TAMPA, Fla. — The Federal Communications Commission adopted new rules April 20 governing how operators in non-geostationary orbit (NGSO) share spectrum amid an unprecedented flood of proposed satellites.
In the first item taken up by the regulator’s recently established Space Bureau, the rules clarify how operators awarded fixed-satellite service NGSO licenses in different FCC application processing rounds must avoid interfering with each other.
Operators approved in later processing rounds must coordinate with — or show how they will protect — their predecessors under the new measures.
However, to encourage innovation and support market entrants, these protections for a first-mover will be phased out 10 years after the first NGSO FSS system receives a license in a subsequent processing round.
“Now the first movers will enjoy the advantage they’ve earned by daring to think big and take on that risk, but they won’t be able to hold on to that regulatory privilege forever,” FCC chair Jessica Rosenworcel said in a statement.
“This will open our skies to more competition.”
Later-round systems must submit interference analysis based on a degraded throughput methodology, which is based on a system-level perspective that considers nuances such as weather.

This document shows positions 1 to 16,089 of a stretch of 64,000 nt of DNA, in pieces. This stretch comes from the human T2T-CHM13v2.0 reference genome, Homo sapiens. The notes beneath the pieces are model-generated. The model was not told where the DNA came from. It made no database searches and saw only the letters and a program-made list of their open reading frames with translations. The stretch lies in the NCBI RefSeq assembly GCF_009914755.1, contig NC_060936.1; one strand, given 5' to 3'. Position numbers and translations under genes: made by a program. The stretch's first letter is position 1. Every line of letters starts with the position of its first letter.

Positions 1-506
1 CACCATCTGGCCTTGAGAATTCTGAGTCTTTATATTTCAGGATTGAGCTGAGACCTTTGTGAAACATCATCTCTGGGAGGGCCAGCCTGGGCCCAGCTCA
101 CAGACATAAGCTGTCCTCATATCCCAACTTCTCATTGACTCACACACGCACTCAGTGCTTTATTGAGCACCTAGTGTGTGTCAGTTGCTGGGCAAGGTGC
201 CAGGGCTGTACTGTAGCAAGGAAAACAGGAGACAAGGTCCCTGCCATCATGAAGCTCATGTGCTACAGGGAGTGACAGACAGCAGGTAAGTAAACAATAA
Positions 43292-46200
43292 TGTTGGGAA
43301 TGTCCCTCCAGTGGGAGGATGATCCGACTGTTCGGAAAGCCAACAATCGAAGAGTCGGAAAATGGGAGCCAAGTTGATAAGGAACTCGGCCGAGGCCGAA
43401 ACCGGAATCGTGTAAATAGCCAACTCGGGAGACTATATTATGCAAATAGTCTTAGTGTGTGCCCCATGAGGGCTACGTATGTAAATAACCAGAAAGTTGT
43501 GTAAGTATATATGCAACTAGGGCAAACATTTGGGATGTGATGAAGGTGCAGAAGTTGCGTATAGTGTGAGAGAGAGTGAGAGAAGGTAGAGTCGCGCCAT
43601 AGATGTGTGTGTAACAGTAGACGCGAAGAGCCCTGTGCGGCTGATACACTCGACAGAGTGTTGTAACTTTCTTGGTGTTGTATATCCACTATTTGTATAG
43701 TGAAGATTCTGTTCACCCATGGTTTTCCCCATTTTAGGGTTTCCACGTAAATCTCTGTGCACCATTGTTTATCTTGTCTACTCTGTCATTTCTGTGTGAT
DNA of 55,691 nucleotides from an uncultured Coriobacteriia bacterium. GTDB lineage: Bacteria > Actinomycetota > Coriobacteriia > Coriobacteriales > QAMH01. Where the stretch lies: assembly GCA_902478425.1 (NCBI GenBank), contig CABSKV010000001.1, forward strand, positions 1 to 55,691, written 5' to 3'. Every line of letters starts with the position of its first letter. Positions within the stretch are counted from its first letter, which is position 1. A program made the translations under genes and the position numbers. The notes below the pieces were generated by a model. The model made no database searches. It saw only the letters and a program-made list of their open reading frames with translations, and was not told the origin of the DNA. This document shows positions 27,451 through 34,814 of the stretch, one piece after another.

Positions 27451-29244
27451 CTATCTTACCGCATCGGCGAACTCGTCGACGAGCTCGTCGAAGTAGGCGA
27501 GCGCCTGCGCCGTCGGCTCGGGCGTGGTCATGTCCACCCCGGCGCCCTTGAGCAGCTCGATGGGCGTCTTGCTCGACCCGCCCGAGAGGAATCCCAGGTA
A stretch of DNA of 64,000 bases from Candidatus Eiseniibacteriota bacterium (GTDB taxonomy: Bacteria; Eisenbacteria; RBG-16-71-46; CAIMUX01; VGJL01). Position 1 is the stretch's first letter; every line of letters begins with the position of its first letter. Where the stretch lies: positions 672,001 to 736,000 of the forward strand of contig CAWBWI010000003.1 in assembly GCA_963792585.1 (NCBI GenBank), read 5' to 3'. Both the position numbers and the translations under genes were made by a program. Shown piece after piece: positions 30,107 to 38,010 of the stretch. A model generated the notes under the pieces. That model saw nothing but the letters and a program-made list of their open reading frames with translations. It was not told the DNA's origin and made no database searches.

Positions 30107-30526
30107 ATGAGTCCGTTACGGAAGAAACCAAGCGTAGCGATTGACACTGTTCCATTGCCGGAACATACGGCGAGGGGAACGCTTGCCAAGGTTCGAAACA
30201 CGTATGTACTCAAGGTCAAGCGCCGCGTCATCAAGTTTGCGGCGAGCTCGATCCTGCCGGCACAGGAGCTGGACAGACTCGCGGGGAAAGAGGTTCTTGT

The regulator is seeking public comments on the “appropriate values and assumptions” to be used under this methodology, and the interference thresholds that NGSO FSS systems approved in later rounds must adhere to.
For all NGSO FSS licensees, the FCC has also introduced measures to encourage them to coordinate their systems “in good faith,“ including information-sharing.
“Under our old framework, there was an incentive to refuse to coordinate with your competitor and block them from entering the marketplace,” Rosenworcel said.
“Today we fix that. We clarify that it is the responsibility of all parties to coordinate in good faith and to exchange the information with each other that is necessary to ensure the shared spectrum resources used by satellite systems can accommodate new innovation and new ideas.”
The reform follows a petition to clarify or revise spectrum rules from SpaceX, which secured a license for its in-service Starlink NGSO constellation in the FCC’s 2016 NGSO FSS processing round.
SpaceX did not respond to a request for comment on the new rules.
Julie Zoller, head of global regulatory affairs for Amazon’s proposed Project Kuiper NGSO system, described the revised rules as “an important step” for fostering more innovation and competition between operators.
“While there is more work to do, we are pleased that the Commission is modernizing its rules and prioritizing pro-competition reforms for the space sector,” Zoller said in a LinkedIn post.
Amazon secured a license for Project Kuiper in the FCC’s 2020 processing round.
The FCC, which officially established its Space Bureau April 11 with the task of modernizing space regulations, recently said it is working through applications for more than 60,000 new satellites.